During the MWW Super mini-conference hands-on Friday morning session, Barb will teach “YA: Think Like a Teenager.” When asked for advice about writing for children, Maurice Sendak responded, “I don’t write for children; I write as a child.” This workshop will bring out your inner-adolescent to help you identify and explore universal issues and events of adolescence that still resonate for you and offer strategies for shaping them into novels that appeal to kids today. Participants may send the first two pages (double-spaced/12 font) of their YA novel, and Barb will comment generally on what works and what…doesn’t. Email firstname.lastname@example.org with “Barbara Shoup YA submission” in subject line, postmarked by July 2 (or at least by the first week of July).
Barb will also teach a session “Writing Your Life.” Maybe you want to tell the stories of your life for your family, maybe you want to write them as a way of understanding the aspects of your life that shaped you and brought you to this moment. Maybe you want to explore the stories of your life for fiction. “No matter why you want to write about your life,” Barb explains, “this workshop will teach you how to identify the memories worth writing about and offer both exercises and inspiration guaranteed to help you write them down.”
Former MWW intern Caroline Delk asked Barb a few interview questions for some advice to the attendees and to help us learn a bit more about her as a writer and faculty member.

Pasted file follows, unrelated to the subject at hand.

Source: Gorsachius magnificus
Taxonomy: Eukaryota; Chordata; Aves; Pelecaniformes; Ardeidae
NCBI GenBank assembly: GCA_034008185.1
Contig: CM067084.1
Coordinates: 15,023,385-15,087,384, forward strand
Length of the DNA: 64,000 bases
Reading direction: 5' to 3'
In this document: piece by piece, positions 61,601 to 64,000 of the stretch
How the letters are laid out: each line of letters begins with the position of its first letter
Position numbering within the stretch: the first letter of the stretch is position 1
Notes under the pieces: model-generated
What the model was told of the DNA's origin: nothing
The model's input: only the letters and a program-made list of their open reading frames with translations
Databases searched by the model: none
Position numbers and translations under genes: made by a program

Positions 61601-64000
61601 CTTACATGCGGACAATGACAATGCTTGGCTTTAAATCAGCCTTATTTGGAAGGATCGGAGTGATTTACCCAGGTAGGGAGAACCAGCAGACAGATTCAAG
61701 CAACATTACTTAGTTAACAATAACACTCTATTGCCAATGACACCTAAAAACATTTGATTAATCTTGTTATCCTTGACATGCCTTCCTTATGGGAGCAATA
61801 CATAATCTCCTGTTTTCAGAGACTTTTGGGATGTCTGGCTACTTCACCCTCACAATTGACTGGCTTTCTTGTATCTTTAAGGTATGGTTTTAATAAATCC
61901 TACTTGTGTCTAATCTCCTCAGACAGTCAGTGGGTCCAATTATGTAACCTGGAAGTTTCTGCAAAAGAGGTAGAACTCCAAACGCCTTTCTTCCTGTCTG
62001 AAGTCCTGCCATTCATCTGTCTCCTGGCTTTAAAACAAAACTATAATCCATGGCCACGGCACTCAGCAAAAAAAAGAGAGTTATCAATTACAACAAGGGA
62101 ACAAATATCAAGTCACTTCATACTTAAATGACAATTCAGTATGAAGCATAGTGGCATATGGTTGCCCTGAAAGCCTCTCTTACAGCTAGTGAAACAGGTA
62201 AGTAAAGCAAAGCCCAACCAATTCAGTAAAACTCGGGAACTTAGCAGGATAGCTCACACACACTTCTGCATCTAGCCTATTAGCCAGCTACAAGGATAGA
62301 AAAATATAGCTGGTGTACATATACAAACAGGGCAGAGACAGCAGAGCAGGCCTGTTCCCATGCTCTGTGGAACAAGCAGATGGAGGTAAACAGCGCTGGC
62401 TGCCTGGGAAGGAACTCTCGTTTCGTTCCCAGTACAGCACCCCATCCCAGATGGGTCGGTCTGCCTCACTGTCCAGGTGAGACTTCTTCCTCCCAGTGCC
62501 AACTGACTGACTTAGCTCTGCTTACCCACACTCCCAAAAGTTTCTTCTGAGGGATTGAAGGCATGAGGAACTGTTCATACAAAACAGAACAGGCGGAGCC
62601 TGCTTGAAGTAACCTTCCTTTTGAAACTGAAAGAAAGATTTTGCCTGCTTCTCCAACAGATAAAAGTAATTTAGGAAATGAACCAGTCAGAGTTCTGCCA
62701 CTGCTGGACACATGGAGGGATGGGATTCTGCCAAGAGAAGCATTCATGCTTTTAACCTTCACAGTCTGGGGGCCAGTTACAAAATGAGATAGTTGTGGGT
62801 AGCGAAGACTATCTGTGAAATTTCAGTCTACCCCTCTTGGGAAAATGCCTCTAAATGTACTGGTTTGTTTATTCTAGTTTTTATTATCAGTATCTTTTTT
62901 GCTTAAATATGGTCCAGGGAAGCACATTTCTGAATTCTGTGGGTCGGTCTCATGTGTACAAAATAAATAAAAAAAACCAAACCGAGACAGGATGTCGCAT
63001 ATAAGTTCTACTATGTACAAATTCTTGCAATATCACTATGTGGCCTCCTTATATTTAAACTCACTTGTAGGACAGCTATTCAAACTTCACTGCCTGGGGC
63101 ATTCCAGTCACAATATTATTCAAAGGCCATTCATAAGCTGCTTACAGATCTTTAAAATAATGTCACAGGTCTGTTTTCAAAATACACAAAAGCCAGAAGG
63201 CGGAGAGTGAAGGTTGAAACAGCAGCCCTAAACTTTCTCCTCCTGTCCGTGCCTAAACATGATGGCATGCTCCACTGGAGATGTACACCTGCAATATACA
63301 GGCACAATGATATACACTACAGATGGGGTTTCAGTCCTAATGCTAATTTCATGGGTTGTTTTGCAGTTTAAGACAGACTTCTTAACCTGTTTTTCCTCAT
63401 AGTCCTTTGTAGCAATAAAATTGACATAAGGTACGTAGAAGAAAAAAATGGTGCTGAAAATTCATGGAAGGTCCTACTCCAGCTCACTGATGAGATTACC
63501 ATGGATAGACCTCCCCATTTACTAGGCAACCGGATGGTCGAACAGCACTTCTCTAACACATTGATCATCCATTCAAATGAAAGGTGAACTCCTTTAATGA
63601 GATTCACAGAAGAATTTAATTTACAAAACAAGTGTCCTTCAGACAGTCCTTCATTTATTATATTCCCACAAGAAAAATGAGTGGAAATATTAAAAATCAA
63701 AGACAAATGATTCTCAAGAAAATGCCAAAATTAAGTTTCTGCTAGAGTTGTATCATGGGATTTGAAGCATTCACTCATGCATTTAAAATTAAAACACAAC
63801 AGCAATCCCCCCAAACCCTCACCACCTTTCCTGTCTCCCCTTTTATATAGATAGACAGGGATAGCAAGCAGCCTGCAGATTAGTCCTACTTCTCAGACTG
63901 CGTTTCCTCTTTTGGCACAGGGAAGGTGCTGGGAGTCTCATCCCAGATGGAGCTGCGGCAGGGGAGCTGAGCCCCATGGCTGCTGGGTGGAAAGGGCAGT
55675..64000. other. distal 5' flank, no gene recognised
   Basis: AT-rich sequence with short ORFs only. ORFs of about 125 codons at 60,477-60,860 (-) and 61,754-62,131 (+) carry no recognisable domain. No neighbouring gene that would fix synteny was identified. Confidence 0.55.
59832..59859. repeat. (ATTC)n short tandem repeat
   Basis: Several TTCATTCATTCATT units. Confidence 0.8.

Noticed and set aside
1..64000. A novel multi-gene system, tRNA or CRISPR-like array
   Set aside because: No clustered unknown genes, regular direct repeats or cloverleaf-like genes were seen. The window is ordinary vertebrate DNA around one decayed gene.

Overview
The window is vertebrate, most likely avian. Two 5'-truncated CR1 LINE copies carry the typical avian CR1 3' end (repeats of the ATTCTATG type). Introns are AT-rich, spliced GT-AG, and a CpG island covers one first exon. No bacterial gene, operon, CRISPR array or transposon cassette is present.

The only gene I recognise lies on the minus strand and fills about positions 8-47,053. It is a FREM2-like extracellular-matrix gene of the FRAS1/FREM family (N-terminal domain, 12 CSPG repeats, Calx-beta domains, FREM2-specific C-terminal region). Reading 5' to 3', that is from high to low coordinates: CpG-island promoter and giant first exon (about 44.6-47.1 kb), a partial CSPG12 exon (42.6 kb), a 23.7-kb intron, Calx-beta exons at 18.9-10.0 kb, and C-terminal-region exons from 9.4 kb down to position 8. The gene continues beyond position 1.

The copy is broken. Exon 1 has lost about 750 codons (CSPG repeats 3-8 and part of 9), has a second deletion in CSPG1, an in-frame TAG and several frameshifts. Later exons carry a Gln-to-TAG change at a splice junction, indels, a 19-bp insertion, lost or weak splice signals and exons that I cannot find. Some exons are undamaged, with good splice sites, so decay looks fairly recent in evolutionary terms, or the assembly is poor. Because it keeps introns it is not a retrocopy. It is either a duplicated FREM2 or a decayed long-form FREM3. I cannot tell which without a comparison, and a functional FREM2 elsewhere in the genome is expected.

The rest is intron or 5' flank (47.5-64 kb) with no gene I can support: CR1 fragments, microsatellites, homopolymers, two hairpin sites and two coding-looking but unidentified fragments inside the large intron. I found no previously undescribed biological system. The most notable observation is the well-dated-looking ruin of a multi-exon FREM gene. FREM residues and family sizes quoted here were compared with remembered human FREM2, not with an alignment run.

MWW: A lot of famous writers–Hemingway and Michener–always wrote in the morning because they said they were most creative before noon. How about you? When do you write? How long is a typical writing session? Do you take breaks? Are you a M-F writer or does your work spill over into the weekend, wee hours, Christmas, etc.
I write in the morning, before I do anything else. I usually get a couple of hours in before I have to start paying attention to the real world. I write most days, even weekends and holidays. Occasionally, I get lucky and can get away for a few days of nothing but writing, which is heaven. I’ve also done two-week residencies at Ragdale, which is super-heaven. A cozy room, the energy of fellow artists, and a fabulous meal every evening. It can spoil you! On these retreats, I might work as many as fourteen hours a day. The opportunity to work like that for a number of days in a row is especially helpful to a novelist because you live in the book, feel its rhythms, and have these moments when you hold the whole thing in your head and know exactly what you’re supposed to do. It’s amazing!
Part of becoming a writer, though, is figuring out what kind of writer you are and learning to work within the perimeters your life allows. Some people write best at night, some in the afternoon. Some people have obligations that dictate when they can write. Some write in spurts, some every day. Some set a timer and write until it goes off. Some set a word count for each day and write until they meet it. Whatever works is what you should do.
MWW: When you hit the wall and nothing is working on your computer screen, how do you clear your head and refresh? Do you power down and go to a movie, or do you just keep pounding the keys? Advice?